During the circuit breaker last year, and again when the Heightened Alert was announced, Singaporeans rushed to the supermarkets and started panic buying, or in other words, hoarding excess food supplies. However, buying more than what you need will potentially cause more unnecessary food wastage in the long-term.

It is important for us to reduce food wastage because food that is disposed of often creates methane, the strongest form of greenhouse gas.

In fact, methane has more than 80 times the warming power of carbon dioxide, over the first 20 years after it reaches Earth’s atmosphere.

And when we waste food supplies, more essential resources such as energy and water will be unnecessarily wasted so as to produce fresh food for us humans to consume.

In 2020 alone, Singapore wasted 665,000 tonnes of food.

If we all played our part, about 6% to 8% of greenhouse gas emissions could have been reduced if we simply just bought what we actually needed.

The good news is, there are organisations who upcycle food waste into useful products  by taking otherwise wasted food, and create something new and nutritious out of it. For example, CRUST Group sells beers and non-alcoholic beverages made from surplus bread and other useful ingredients.

 

 

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Switch to public transport

world environment day tips: Take public transport instead
Image source: Shutterstock/diyben

Did you know that switching to public transport helps to make your journey twice as energy efficient, compared to using your personal vehicle?

According to research done by Our World In Data, using the train instead of a car to commute within medium-length distances would reduce  carbon emission levels by a staggering 80 per cent!

Our government is pushing for cleaner energy transportation, as part of LTA’s Master Plan for 2040.

They aim for nine in 10 peak-period journeys to be made via Walk-Cycle-Ride modes of transport (which include public and shared transport such as taxis and private hire cars), and to have 100 per cent greener, cleaner energy public bus and taxi fleets by 2040, which also means ditching the conventional diesel and petrol-powered vehicles we are so used to.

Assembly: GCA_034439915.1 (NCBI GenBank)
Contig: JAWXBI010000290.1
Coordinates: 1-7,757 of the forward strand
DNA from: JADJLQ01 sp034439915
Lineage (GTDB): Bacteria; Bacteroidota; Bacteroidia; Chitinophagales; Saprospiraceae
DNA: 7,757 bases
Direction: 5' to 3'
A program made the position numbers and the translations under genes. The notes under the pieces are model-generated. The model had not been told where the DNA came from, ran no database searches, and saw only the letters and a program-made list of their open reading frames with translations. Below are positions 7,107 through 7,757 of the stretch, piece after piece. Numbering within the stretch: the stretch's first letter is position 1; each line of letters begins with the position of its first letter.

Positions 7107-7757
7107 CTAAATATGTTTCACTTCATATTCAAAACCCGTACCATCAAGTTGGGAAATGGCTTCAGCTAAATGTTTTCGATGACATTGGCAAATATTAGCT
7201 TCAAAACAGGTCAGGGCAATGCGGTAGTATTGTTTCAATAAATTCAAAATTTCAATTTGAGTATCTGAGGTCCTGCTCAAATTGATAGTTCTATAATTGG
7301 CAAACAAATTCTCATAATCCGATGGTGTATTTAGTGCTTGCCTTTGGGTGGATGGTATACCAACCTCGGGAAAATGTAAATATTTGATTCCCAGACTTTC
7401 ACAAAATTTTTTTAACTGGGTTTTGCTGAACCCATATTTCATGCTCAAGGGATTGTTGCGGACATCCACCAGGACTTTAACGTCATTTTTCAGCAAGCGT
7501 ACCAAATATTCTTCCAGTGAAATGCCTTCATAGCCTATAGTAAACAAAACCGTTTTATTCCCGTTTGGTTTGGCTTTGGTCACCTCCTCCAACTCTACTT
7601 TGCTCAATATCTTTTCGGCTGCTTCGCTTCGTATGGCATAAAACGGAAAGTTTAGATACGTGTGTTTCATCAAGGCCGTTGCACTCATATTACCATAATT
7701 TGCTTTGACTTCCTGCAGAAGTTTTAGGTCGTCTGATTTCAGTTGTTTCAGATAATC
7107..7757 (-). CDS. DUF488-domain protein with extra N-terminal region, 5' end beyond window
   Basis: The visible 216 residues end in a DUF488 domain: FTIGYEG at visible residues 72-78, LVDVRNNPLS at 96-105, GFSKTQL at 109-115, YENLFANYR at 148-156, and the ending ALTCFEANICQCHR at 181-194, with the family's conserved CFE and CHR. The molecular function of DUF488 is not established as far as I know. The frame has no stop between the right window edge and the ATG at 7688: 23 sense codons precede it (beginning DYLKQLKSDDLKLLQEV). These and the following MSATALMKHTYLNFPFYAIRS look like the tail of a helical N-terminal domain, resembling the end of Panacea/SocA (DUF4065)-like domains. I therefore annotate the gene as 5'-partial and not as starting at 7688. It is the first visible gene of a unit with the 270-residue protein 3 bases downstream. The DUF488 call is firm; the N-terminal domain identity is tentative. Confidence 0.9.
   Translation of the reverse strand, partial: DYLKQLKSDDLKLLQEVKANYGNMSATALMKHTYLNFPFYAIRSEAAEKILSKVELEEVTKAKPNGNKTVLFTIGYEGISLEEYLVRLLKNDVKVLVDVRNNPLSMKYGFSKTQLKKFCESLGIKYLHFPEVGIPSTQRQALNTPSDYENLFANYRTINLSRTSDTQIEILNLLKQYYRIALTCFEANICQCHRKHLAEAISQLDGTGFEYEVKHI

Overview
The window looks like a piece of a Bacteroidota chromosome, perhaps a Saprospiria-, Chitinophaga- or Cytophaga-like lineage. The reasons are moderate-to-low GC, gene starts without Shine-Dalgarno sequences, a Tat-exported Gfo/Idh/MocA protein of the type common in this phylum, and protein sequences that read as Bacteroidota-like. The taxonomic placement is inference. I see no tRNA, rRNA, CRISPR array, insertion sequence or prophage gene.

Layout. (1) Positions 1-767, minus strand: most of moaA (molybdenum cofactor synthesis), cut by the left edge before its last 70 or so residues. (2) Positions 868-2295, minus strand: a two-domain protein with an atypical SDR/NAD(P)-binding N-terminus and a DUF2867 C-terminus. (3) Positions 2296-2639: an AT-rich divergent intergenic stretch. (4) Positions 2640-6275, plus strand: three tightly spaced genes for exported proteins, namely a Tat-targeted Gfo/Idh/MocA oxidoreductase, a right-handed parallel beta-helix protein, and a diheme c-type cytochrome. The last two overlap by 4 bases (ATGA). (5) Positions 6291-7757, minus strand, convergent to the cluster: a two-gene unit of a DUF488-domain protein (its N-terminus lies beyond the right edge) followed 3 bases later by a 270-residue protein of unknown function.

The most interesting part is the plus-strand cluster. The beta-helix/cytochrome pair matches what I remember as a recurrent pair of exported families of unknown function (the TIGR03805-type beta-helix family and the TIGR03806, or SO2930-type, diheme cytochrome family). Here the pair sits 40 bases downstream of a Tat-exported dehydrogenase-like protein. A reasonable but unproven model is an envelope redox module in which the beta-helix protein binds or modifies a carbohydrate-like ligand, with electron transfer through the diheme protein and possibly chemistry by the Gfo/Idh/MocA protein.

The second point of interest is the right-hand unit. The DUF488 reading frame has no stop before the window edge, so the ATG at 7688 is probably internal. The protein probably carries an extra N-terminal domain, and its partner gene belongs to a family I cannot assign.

And as part of the Green Plan 2030 initiative, no more new diesel vehicles are allowed to be registered by 2025.

It might seem like a big compromise to wake up earlier and sacrifice a comfortable car ride to take a bus or MRT to work, but by our collective effort to switch to public transport, we can help to reduce Singapore’s annual CO2 emissions by 20 pounds per day, or more than 48,000 pounds in a year.

Think about the benefits of this to our environment and our health (cleaner air!).

Be motivated to act now

Climate change is happening around the world and Singapore is not spared from its effects.

We need to act now before it is too late, especially since Singapore is an island with low-lying shorelines, putting us at a higher risk of rising sea levels.

For starters, a campaign that one can participate in is Youth for the Environment Day (YED), a platform to engage the youth to champion environmental ownership by leading, organising and participating in programmes to show their passion and commitment towards global and local environmental issues. Last year’s theme was “Towards Zero Waste”.

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Individuals, schools and organisations can also pledge via Eco Action Day to commit to going green. For myself, I decided to take a stand against climate change by using the fan & travelling around using public transport.

I hope that others will be encouraged too to do their small part in conserving our big beautiful planet.